360DigitalInfluence

Ogilvy Public Relations Worldwide
Paul Sherer

by Paul Sherer
Category: Media, Technology

When Apple users were part of a devoted cult, they were willing to put up with the way Apple does business – never admitting problems (until now), keeping its users in the dark about serious bugs even when its own discussion forums are filled with dozens of people struggling to fix the issues. But the iPhone and the resurgence of the Mac have brought in millions of new customers from the world of Microsoft, and they’re not willing to give Steve Jobs a pass when the technology they depend on fails to work right. They’ve seen this movie before — Microsoft Vista — and it doesn’t have a happy ending.

Apple is having serious quality control problems with the iPhone 4 going well beyond the antennae problem that being discussed at the press conference Apple is holding at this moment. There are at least two severe problems with iOS4, the upgraded operating system that runs the iPhone. Most of the millions of existing iPhone 3G and 3Gs customers will update their OS, as they will be prompted to do automatically, and wish they didn’t.

iOS4 is excruciatingly slow on the iPhone 3G, starting with the several seconds it takes to unlock the phone. Switching between apps can be glacial, to the point where I’m less likely to use the app at all. Users are struggling to figure out how to revert to iOS3 while keeping their data intact.

Worse still, people who own both an iPhone and a Mac – i.e., Apple’s best customers – have had their calendars screwed up by a syncing bug between the iPhone’s Calendar app and Mac’s iCal. If you’re a busy person who depends on these applications to keep track of dozens of upcoming appointments and other important tasks and your calendar stops working reliably, that’s a very, very big problem.

Apple, as always, won’t acknowledge the problems, even on its own forums, and customers are very unhappy (see http://discussions.apple.com/thread.jspa?threadID=2495372 for the calendar problem and http://discussions.apple.com/thread.jspa?messageID=11919484&tstart=0 for the slow performance problem).

My suggestion to Apple? Stop thinking that the rules no longer apply to you, and start being more honest with your customers.

When we work to help clients through a communications crisis, we advise them to stop the slow leak of damaging news and come clean. If your product or the behavior of some employees doesn’t meet the company’s standards, your customers and employees need to hear that from you. Then show you’re doing everything you can to fix the problems – and get them fixed. Otherwise each bit of negative news will trigger a new news cycle built on the story line that this is a company in crisis (see Toyota).


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Does anyone feel like they are watching the Apple-version of LeBron’s “Decision?”  Sure, one is a device and one is an athlete – but they are both monumental brands in their respective industries being faced with very difficult decisions.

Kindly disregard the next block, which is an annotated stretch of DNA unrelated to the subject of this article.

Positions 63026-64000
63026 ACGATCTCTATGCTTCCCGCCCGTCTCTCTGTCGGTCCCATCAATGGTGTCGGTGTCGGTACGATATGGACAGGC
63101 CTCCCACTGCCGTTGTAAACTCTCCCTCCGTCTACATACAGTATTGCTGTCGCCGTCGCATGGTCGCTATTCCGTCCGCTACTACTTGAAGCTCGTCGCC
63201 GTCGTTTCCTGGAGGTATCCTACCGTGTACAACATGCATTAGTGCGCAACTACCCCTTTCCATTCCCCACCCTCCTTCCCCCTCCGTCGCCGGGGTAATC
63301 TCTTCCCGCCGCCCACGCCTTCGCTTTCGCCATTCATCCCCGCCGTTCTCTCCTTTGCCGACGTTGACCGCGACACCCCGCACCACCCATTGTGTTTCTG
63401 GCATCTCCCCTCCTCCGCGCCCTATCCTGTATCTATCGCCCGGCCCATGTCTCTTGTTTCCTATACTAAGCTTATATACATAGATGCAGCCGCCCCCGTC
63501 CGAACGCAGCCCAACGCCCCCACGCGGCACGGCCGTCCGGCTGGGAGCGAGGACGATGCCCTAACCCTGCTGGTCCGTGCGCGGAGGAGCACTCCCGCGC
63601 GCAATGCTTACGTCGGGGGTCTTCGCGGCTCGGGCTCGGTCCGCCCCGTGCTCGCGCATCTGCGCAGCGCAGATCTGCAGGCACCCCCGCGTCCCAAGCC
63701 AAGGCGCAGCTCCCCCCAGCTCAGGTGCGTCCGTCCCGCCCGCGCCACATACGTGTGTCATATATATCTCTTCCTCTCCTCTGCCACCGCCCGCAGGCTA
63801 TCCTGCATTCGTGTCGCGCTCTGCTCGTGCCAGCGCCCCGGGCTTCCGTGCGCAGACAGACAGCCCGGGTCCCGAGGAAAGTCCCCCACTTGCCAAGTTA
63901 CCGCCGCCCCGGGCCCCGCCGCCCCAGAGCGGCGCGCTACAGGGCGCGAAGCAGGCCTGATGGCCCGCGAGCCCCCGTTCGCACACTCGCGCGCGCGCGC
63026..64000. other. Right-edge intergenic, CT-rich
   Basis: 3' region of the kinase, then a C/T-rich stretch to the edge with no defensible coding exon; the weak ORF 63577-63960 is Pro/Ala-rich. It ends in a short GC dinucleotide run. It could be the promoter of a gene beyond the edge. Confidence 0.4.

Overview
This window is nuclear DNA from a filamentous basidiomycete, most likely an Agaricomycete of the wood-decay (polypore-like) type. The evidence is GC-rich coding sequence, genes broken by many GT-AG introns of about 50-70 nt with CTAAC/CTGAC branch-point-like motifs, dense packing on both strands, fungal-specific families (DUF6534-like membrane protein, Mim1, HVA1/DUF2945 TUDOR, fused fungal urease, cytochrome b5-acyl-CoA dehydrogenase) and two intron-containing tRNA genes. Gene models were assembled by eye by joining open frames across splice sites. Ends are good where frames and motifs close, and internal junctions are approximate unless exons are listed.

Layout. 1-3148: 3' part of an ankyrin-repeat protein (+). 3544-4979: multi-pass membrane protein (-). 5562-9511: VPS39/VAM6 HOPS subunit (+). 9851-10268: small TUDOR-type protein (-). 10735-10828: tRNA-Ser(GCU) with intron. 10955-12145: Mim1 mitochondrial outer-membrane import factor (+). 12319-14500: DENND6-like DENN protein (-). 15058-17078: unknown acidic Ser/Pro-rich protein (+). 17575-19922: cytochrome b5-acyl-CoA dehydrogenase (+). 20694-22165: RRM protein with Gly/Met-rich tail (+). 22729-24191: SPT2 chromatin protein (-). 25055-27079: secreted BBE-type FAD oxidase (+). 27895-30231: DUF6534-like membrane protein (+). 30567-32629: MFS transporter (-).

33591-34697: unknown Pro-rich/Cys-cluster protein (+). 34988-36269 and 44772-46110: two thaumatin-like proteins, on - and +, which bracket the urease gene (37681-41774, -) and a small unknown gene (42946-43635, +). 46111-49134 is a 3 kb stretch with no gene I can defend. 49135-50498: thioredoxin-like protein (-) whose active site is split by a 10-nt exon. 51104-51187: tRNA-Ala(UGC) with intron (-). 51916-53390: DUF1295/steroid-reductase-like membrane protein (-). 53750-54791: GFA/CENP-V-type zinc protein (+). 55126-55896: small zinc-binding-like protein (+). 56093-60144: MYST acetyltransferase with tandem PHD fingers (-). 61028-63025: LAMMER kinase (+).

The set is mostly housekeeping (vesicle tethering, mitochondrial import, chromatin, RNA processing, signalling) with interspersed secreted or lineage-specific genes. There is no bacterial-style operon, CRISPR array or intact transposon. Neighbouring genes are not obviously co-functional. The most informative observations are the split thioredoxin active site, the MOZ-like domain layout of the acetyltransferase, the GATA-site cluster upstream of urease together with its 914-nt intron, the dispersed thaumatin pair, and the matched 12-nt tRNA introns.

It is hard to argue that both the iPhone 4 and LeBron are at the top of their game – sure there are others great players, but these are the two heavyweights of their markets and its not very often they have been tested the way they are now.

Almost every man, woman and child (even those of outside of Cleveland, New York and Miami) are aware of the drama and speculation surrounding the free agency choice LeBron James made last week.  It has become a parody many cannot resist having some fun with (my favorite being the skit from the ESPYs last night) and has drawn the attention and commentary of celebrities, politicians and just about anyone with a blog and remote interest in basketball.

Equally so, almost everyone knows about the iPhone 4 antenna issue.  The way the iPhone 4 antenna “problem” has played out over the last two weeks feels very similar to me to the LeBron “Decision.”  Both spurred great excitement around their arrival (iPhone 4 hitting the market and the day LeBron became an official free agent).  Both had to make big decisions in very small time frames.  Both are on the receiving end of mass media and public pressures (where to play? what to do? when to do it?).

With the LeBron decision already made, here are a few things I think Apple can learn…

  • Take your time, but not too much: I’m not arguing that either party is taking too long, but responding in a timely manner is very important.  One report I read yesterday stated that Apple lost approx. $5B in market valuation since the issue started.  Not to say a company like Apple they can’t regain that, but it is a steep price to pay.  The longer you wait, the more the speculation will mount, the opinions of what you should/could/would/may want to do will pile up — and your ultimate decision will be criticized or debated.